Jorge Guillén, poet, critic, and intimate friend of Pedro Salinas, divided Salinas’s sixty years into thirty years of preparation and thirty years of production. The early years Salinas spent in Madrid, obtaining his primary education from the Colegio Hispano-Francés, his secondary education at the Instituto San Isidro, and his licentiate degree in romance philology from the University of Madrid (1913). He then left for Paris and the Sorbonne, where from 1914 to 1917 he taught Spanish literature and completed his doctoral dissertation on the illustrators of Miguel de Cervantes’ Don Quixote de la Mancha (1605, 1615). While in Paris, he married Margarita Bonmatí; they later had two children. During the years in Paris, Salinas came into contact with many of the prominent writers and literary trends of the time. These modern influences, in combination with an attachment to the Spanish literary tradition, are evident in his poetry and in that of the other members of the Generation of ’27.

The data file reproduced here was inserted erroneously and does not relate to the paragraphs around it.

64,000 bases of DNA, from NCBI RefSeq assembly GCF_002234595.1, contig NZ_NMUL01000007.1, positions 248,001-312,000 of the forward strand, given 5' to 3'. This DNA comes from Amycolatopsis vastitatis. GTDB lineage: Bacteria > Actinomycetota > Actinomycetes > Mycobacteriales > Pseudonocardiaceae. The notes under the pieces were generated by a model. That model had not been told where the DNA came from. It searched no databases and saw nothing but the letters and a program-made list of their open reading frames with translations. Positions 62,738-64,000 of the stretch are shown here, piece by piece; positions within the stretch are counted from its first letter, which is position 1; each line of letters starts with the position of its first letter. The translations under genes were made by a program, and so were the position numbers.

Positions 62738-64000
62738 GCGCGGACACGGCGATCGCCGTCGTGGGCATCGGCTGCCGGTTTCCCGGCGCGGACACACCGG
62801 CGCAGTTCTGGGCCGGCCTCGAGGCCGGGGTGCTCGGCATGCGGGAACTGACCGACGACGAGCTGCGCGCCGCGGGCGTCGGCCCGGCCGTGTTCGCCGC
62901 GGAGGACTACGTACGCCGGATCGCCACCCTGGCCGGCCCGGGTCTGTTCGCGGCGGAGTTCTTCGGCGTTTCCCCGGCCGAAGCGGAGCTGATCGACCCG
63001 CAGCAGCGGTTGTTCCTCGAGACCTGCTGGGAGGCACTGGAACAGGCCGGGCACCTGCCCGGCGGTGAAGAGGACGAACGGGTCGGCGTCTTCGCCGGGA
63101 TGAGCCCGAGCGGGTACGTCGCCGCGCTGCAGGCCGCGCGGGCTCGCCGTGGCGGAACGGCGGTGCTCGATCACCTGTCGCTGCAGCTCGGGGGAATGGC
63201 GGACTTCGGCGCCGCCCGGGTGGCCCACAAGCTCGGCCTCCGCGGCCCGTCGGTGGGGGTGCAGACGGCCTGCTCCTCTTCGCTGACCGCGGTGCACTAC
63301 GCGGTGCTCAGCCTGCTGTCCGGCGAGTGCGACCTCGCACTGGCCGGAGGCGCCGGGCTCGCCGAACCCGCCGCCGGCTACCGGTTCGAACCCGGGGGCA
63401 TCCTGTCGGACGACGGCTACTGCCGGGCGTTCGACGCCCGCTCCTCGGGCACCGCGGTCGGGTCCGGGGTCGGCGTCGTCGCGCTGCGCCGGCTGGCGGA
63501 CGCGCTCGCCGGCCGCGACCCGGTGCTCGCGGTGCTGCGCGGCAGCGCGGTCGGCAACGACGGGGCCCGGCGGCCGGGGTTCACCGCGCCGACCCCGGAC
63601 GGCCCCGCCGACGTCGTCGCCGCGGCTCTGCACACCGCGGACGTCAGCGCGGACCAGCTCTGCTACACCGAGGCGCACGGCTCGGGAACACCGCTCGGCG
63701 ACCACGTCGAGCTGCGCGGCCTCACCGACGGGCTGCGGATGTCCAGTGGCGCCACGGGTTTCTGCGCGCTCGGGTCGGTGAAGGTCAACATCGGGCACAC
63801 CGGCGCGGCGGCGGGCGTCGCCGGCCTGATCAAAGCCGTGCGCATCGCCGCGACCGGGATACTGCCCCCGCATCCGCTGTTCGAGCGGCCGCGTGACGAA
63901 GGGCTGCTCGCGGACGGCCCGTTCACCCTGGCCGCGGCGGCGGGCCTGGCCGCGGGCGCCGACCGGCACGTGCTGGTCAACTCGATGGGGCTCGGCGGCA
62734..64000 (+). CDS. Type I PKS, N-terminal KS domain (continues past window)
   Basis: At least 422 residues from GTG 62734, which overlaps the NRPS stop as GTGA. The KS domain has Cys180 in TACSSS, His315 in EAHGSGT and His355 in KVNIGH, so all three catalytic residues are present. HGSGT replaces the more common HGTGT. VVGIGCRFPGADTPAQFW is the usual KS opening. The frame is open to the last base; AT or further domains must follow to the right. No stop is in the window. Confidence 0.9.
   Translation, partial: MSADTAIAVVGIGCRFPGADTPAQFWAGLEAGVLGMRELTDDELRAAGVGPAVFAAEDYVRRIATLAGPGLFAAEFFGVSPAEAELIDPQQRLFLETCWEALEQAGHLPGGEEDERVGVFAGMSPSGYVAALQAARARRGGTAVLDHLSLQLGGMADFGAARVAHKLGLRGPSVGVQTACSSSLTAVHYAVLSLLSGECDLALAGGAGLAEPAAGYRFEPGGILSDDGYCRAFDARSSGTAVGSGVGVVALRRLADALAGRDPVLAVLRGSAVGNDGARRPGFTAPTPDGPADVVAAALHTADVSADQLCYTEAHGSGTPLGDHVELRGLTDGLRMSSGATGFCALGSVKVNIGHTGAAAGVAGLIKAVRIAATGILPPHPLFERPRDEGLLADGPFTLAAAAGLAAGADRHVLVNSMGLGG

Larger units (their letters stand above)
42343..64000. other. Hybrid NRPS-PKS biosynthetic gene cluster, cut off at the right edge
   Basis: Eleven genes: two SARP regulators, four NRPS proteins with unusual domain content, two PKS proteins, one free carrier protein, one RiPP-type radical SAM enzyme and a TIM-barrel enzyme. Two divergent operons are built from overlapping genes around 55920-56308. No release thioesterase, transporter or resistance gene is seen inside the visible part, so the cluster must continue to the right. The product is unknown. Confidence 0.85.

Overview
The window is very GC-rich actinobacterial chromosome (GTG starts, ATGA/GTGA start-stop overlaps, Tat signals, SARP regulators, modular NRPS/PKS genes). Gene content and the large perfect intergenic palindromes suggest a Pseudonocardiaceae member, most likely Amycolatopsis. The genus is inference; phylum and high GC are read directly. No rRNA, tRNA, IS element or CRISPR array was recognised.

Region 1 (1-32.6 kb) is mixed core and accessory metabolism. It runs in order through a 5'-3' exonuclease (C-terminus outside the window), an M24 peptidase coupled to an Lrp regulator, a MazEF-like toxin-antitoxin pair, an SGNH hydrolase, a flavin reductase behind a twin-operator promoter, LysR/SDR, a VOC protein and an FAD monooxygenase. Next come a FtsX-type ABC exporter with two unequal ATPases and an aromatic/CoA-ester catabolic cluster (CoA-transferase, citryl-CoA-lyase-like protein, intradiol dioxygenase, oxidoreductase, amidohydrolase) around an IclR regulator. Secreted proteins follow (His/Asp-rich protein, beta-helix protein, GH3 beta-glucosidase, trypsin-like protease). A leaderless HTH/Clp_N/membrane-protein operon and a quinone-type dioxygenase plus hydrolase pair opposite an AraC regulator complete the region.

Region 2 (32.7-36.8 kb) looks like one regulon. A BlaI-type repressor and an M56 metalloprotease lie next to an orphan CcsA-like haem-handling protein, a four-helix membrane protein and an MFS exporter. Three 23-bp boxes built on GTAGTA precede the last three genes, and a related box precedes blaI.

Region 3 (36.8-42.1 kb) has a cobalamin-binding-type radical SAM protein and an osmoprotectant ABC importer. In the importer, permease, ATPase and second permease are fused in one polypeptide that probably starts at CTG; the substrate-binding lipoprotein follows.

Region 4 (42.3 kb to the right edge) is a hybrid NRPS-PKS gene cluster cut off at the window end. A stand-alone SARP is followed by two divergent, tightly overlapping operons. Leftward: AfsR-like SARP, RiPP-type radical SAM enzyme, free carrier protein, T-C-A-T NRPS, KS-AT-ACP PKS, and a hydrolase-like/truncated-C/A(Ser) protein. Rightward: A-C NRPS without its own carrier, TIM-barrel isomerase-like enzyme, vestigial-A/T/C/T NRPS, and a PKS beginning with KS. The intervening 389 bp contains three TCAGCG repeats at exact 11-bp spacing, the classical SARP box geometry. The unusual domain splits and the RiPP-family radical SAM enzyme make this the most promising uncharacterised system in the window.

Salinas was the oldest of this group of poets, whose prominent members include Rafael Alberti, Vicente Aleixandre, Dámaso Alonso, Manuel Altolaguirre, Luis Cernuda, Jorge Guillén, Federico García Lorca, and Emilio Prados. The Generation of ’27 (sometimes referred to as the Generation of 1927—the year of the three-hundredth anniversary of the death of Golden Age poet Luis de Góngora y Argote) was responsible for rehabilitating the reputation of Góngora, for many years considered a writer of mostly obscure and frivolously ornate poetry. The revival of Góngora was...
(The entire section is 649 words.)